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Elsa Hart Interview, plus links to author biography, book summaries, excerpts and reviews

Elsa Hart
Photo: Jason Gray

Elsa Hart

An interview with Elsa Hart

Author Elsa Hart describes her international experiences and explains what drew her to 18th century China, the setting of her first novel Jade Dragon Mountain.

How old were you when your international experiences began?

I was born in Rome, Italy when my father was a foreign correspondent for U.S. News and World Report Magazine. When I was two, we moved to Moscow (at that point, the Soviet Union). These years of my life were characterized by fairy tales, my mother telling me the stories of ballets that we saw at the Bolshoi theater, and snow castles. In 1991 we moved to Arlington, Virginia, where we lived until my father began work at Radio Free Europe/Radio Liberty in Prague, Czech Republic. I attended the International School of Prague. I moved back to the US in order to attend Swarthmore College. I lived in the Pacific Northwest and St. Louis before visiting China for the first time in the summer of 2010.

What brought you to China, and what were your initial impressions of the country?

My husband conducts research on the impacts of climate change on flowers of the high Himalayas. After I graduated from law school in 2011 we moved to Lijiang, the city that has grown up around the old town of Dayan, where we lived until October 2013. We split our time between a small apartment in the city and a field station on Jade Dragon Mountain.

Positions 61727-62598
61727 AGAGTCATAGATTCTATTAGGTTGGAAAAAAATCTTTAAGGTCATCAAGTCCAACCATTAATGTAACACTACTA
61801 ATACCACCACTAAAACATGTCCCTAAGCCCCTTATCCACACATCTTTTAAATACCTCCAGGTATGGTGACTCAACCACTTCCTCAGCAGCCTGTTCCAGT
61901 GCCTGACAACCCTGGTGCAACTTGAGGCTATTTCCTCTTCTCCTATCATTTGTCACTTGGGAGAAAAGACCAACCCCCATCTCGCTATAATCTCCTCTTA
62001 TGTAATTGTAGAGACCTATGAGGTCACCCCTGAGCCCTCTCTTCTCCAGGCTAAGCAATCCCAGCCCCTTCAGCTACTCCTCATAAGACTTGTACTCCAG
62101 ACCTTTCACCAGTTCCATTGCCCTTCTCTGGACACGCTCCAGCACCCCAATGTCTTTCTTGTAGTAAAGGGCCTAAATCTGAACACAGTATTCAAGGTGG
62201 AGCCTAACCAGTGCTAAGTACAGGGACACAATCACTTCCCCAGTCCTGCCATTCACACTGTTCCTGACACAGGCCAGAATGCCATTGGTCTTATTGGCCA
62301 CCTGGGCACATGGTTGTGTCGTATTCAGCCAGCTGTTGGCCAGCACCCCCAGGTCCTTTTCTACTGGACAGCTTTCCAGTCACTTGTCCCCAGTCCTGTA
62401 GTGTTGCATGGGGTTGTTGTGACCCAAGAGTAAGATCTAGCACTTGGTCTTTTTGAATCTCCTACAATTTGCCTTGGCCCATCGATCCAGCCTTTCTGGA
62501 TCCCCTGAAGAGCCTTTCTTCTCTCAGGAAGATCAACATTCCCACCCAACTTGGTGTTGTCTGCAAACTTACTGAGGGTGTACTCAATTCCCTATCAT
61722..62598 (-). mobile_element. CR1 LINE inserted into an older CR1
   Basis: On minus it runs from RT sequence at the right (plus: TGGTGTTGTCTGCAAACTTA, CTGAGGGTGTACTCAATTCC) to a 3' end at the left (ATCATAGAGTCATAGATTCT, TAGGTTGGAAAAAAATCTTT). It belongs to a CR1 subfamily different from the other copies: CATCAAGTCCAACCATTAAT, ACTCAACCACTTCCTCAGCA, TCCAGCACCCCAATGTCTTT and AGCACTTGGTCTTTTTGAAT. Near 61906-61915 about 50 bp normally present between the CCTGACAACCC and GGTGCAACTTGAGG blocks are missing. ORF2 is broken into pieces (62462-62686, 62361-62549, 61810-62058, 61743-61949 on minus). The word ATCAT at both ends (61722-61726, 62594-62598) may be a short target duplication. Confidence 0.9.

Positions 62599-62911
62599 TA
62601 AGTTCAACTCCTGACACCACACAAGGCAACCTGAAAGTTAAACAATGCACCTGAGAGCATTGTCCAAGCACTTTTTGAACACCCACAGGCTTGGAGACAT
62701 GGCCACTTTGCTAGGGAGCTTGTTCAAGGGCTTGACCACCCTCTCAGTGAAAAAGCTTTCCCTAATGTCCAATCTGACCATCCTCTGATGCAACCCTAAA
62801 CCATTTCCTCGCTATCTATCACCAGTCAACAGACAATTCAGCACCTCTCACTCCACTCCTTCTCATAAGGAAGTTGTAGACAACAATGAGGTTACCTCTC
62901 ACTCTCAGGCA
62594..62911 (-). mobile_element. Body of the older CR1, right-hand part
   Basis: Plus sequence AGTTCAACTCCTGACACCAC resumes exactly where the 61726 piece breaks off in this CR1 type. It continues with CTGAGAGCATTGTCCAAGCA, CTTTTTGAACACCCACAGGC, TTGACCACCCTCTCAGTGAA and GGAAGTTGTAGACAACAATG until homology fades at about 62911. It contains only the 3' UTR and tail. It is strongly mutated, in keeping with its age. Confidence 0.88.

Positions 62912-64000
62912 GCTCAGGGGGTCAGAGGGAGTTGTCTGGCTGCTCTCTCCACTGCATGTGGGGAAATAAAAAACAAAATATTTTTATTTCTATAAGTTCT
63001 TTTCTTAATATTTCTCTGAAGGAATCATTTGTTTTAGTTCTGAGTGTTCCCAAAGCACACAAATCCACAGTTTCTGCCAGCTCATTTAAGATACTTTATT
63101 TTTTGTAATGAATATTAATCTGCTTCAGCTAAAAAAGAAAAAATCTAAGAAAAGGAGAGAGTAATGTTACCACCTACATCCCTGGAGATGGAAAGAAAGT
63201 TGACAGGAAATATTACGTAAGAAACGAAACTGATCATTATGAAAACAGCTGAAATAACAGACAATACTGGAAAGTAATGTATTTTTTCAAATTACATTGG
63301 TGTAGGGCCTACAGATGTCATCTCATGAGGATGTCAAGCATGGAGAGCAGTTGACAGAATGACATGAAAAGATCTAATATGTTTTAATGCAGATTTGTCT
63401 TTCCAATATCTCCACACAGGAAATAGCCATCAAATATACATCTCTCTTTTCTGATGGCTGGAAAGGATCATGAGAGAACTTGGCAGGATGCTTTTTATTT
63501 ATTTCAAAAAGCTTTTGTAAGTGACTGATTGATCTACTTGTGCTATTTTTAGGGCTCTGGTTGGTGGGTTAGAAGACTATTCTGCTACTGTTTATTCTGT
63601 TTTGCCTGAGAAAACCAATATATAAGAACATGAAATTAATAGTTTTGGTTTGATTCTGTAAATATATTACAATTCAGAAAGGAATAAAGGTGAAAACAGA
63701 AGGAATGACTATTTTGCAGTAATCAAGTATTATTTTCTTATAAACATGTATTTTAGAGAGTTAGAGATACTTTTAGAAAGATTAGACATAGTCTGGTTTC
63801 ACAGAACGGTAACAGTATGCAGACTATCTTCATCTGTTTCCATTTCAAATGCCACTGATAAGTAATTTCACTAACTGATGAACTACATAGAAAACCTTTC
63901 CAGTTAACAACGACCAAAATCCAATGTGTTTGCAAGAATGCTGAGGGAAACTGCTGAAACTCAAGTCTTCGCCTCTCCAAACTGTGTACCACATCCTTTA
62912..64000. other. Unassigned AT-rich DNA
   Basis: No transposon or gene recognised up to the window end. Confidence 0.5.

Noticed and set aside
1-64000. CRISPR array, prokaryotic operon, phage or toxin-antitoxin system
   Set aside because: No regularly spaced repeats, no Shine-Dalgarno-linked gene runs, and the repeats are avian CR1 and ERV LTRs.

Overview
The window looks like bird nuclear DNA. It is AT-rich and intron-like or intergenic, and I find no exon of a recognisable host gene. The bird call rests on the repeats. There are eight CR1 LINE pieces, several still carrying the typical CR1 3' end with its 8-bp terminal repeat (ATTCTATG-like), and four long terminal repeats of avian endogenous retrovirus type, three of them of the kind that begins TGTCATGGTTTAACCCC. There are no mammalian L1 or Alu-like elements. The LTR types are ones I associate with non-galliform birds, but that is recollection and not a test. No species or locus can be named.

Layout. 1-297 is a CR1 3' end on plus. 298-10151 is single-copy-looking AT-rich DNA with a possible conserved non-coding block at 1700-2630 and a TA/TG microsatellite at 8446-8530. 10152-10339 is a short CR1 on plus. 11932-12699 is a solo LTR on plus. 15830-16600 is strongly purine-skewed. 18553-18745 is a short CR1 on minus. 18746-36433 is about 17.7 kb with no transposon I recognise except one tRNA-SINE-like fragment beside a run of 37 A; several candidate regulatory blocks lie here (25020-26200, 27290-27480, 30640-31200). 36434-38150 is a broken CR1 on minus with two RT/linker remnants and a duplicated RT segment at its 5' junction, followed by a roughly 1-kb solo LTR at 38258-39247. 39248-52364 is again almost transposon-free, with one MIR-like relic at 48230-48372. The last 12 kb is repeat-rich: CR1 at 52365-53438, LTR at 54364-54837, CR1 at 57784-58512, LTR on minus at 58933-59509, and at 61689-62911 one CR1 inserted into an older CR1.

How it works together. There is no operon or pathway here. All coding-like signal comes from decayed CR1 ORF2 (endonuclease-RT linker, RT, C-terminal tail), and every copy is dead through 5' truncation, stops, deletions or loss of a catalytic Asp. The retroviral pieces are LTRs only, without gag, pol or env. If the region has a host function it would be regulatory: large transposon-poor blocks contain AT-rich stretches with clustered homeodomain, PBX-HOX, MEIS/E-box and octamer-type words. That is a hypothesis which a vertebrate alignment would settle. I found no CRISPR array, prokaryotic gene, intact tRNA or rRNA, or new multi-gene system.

I was living in a rural city in China, having taken just one Chinese class in my life. Every time I spoke in Chinese, I'd see the look of incomprehension in the person I was talking to, whether it was someone selling me vegetables or asking me where I was from or checking my ticket on the train. I wanted so much to communicate, and I had so much in my head. Especially hard were the times when I wanted to convey gratitude at a deep, warm level to someone – mainly the field station staff members – who had given us great comfort and help and hospitality in spite of our cultural and social awkwardness. But I could only say 'thank you' over and over.

Writing the book was a way to push myself as hard as I could to express what I wanted to express, to fight for the correct words, to hold an entire story and set of characters in my head. It was a way to communicate and connect with an imaginary audience when I could not converse with my neighbors in the way I wanted to. Writing the book was reassuring, liberating, emotional, and yes, sometimes agonizing.

What inspired you to write Jade Dragon Mountain

It began with the Astronomical Observatory in Beijing, built hundreds of years ago, now a lone tower in a knot of elevated highways. On the flat roof, iron dragons hold the instruments in silhouette against the Beijing smog. European Jesuits designed these tools for the Emperor of China.

With these silhouettes and this history in mind, I traveled southwest to Lijiang. From my window I could see Jade Dragon Mountain, a symbol of permanence rising over a city that celebrates its past even as construction crews replace the old family courtyards with luxury hotels.